Jacksonville City Fire Chief John Vanderhoof said 2012 was a very challenging year for his department.
His comments were made recently in the form of a report issued to the Jacksonville City Council. The report was in the State of the City Address to Council offered by Mayor Gary Fletcher.
“The uses of the multi-story burn building has diversified and improved our training program with the first live fire training conducted in 2012,” Vanderhoof said. “Insurance Service Offices re-evaluated our fire protection class rating in 2012 (as) we improved from a Class 3 to a Class 2.”
A Class 1 is the highest.
“We completed the Mobile Data terminal for all the engines and battalion chief truck,” Vanderhoof said. “We received a grant through Firehouse Subs for five multi-gas detectors.”
The fire department chaplain’s office provided personnel, family members and the community support when in March 2012 experienced the in-the-line of duty death of Capt. Donald Jones and serious injury of Engineer Jason Bowmaster, along with serious injury to a city police officer.
“Chaplin support during this incident included providing notification to members’ families, critical incident management services, and facilitation of defusing sessions,” Vanderhoof said. “The chaplain assisted the department internally by providing pastoral services, including advising and supporting employees and family, providing opportunities for voluntary Bible studies and providing critical incident stress awareness.”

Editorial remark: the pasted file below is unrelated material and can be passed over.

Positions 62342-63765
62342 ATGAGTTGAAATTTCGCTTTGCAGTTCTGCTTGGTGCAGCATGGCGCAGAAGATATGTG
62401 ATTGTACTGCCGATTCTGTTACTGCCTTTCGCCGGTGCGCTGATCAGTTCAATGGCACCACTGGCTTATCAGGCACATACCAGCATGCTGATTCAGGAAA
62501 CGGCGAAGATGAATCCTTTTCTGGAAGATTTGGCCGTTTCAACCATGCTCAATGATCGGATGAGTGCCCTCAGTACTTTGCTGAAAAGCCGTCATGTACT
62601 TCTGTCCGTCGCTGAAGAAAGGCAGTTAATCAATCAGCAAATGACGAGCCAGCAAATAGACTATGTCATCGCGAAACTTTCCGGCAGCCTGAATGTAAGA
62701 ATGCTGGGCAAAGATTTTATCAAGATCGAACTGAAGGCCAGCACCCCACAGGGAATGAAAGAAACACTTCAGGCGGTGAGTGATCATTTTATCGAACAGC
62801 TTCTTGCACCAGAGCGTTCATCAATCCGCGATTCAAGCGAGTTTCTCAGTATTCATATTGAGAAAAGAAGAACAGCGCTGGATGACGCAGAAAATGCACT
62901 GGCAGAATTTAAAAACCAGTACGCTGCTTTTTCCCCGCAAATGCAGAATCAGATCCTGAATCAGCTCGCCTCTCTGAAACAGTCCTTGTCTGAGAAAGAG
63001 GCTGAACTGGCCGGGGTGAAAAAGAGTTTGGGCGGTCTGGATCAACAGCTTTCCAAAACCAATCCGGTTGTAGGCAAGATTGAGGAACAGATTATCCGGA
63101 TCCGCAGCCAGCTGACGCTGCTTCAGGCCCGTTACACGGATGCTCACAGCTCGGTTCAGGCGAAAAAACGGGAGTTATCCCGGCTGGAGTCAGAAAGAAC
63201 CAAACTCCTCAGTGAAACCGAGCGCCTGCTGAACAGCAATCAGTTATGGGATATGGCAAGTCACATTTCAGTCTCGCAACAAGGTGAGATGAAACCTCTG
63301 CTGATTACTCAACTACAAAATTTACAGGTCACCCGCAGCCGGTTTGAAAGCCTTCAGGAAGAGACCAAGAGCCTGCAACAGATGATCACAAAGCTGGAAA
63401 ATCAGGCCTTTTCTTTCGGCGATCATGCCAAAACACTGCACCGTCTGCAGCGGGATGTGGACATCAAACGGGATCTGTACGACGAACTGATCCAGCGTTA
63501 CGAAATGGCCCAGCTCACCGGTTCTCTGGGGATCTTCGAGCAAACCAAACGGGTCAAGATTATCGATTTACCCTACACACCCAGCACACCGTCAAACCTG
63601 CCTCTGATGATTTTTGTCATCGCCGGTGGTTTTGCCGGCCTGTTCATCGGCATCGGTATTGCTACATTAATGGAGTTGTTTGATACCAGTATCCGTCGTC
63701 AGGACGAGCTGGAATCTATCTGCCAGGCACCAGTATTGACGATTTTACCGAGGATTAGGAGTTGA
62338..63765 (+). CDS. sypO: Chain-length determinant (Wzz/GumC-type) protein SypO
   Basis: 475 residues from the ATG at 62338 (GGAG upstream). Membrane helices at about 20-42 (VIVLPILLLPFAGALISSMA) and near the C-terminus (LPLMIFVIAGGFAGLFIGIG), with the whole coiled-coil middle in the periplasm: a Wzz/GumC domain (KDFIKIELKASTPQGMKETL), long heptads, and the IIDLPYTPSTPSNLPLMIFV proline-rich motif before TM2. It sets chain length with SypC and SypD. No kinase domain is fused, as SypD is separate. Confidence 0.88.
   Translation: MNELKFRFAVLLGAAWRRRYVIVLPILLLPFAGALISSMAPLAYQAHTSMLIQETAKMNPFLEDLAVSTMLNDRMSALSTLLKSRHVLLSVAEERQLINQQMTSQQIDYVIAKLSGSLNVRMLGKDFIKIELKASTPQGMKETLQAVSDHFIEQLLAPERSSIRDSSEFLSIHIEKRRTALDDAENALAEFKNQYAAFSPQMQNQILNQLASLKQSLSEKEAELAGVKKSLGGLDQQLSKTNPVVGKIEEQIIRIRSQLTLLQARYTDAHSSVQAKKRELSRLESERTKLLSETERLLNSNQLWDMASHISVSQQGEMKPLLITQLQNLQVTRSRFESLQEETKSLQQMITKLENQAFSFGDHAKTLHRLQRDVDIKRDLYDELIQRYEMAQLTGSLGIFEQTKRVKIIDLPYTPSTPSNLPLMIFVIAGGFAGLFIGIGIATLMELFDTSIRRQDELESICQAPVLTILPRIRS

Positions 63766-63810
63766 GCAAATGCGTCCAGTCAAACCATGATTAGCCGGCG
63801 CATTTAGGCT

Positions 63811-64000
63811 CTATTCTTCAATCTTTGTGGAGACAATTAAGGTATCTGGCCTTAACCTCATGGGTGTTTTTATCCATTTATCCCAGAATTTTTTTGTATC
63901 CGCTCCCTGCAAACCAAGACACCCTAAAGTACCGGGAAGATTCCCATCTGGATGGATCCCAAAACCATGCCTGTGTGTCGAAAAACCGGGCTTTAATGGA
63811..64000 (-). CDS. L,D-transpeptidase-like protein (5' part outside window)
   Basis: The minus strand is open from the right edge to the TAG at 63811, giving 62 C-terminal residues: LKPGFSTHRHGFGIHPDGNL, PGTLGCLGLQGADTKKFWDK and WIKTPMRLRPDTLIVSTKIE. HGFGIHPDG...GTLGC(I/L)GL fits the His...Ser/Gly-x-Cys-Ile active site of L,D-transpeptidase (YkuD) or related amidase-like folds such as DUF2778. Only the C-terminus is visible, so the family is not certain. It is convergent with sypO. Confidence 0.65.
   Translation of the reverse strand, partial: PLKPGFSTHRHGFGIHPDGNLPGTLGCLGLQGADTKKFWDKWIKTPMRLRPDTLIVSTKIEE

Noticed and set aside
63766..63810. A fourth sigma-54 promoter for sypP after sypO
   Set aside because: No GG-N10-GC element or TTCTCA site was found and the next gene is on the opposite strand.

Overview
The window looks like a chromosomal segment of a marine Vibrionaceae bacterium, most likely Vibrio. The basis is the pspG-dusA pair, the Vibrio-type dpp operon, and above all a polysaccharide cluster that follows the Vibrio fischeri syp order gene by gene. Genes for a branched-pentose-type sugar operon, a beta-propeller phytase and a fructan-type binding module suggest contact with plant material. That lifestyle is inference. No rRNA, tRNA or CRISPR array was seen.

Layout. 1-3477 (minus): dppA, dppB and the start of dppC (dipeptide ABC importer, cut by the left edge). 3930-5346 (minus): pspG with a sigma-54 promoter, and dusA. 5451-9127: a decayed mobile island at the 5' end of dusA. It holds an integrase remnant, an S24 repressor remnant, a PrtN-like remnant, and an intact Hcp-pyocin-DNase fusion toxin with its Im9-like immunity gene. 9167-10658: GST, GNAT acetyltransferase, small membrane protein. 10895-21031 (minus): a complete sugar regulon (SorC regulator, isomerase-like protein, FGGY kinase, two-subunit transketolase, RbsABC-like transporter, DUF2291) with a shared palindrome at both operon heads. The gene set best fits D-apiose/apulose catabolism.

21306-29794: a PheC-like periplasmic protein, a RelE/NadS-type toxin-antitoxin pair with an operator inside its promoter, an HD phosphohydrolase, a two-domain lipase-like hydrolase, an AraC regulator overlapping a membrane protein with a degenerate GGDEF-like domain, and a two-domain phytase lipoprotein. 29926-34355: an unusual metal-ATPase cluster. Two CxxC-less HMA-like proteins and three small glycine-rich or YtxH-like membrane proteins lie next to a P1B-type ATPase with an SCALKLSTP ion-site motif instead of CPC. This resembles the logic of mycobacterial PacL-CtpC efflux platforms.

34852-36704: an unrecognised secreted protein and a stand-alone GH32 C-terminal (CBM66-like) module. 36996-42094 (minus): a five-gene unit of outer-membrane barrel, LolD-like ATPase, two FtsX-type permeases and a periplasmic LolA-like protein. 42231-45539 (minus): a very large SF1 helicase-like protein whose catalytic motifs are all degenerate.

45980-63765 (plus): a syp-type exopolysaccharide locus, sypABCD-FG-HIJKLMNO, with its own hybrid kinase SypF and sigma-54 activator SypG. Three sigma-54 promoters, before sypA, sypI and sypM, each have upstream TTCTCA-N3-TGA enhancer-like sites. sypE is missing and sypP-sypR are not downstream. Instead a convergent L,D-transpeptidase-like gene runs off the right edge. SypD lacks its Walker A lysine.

Vanderhoof said the emergency medical services division continues to increase its run volume for a total of 3,216 alarms with 1,959 patients transported.
“This is an increase of four percent from 2011,” he said. “We expect the revenue from transports to increase because we expanded our transport area to include St. Vincent-North an Springhill Baptist hospitals.”
In 2012, there were 158 fires in Jacksonville.
“The Fire Marshall’s Office investigated approximately 31 of them,” Vanderhoof said. “Total value of properties was $3.077 million; total loss from fires was $963,342; with a savings of $2.113 million.”
The training division continued the mission of preparing the department’s firefighters and officers to meet the needs of the community, he said.
“The division offered 380 hours of training to each department member in 2012,” he said. “The in-house training was supplemented by outside agency training attended by department members in 2012. Outside agency training included classes offered by the Arkansas Department of Emergency Management (ADEM), Arkansas Fire Academy (AFA), International Society of Fire Service Instructors (ISFSI), and the Fire Department Instructors Conference (FDIC) Public Agency Training Council (PATC).”
In addition, the department had all members become IFSAC driver operator certified.
“Several other members received the same accreditation as inspectors, instructors and company officers,” Vanderhoof said.
The department had 3,129 fire alarms in 2012 while there were 3,216 EMS alarms during the year.
2012 was also a busy year for the Jacksonville 911 Communications Office.
“From the Little Rock Air Force Base Air Show to severe weather, our Christmas snow event as well as changes in staffing and personnel structure, the year of 2012 was a busy year for the 911 center,” according to the report.
The department also updated its computer software because of software purchased by the state in 2012.